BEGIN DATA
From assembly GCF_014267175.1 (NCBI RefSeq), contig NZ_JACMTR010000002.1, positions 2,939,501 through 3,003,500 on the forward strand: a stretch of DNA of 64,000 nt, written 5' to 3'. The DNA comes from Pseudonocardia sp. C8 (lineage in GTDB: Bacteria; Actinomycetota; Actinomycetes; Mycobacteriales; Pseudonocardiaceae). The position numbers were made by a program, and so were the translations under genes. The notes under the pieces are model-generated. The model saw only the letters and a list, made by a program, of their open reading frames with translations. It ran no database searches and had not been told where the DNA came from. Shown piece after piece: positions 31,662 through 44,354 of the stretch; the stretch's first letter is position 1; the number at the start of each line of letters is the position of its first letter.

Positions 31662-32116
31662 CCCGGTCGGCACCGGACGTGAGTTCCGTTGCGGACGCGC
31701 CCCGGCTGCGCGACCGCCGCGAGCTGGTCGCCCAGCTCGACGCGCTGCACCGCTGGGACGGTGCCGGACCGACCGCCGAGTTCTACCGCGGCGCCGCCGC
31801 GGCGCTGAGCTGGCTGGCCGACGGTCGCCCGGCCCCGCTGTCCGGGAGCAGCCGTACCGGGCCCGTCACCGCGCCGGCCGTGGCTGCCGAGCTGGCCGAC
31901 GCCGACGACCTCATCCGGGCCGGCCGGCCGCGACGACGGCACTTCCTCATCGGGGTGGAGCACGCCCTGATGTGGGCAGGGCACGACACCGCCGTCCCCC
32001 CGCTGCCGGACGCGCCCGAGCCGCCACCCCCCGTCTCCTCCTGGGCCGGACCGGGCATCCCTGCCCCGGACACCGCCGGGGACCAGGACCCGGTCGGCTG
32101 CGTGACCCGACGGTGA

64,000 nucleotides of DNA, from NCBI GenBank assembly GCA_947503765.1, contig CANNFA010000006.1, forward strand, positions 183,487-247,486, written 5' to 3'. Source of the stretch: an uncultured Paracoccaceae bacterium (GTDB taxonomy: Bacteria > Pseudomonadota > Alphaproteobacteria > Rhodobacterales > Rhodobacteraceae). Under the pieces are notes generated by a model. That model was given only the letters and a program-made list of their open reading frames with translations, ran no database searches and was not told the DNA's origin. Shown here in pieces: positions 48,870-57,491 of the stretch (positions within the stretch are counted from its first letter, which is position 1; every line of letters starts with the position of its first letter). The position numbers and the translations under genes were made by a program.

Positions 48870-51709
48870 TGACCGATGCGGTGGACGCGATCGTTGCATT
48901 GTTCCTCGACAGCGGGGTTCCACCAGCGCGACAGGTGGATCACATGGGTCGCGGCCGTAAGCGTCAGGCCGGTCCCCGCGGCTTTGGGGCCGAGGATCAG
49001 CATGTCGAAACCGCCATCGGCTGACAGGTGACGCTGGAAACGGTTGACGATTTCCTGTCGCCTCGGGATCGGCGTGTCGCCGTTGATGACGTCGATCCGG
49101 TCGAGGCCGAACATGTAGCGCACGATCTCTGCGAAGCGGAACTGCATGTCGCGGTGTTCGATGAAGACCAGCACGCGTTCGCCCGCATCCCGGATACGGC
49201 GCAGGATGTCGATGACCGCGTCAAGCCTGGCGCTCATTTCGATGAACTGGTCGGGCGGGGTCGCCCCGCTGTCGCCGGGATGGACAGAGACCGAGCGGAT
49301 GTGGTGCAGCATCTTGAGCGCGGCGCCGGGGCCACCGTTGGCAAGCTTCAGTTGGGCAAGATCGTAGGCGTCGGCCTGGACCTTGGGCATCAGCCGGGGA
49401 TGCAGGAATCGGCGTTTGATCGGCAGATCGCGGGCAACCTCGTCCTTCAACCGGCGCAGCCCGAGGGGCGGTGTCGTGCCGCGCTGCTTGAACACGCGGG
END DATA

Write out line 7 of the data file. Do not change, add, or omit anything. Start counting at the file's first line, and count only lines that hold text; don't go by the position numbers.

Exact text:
32001 CGCTGCCGGACGCGCCCGAGCCGCCACCCCCCGTCTCCTCCTGGGCCGGACCGGGCATCCCTGCCCCGGACACCGCCGGGGACCAGGACCCGGTCGGCTG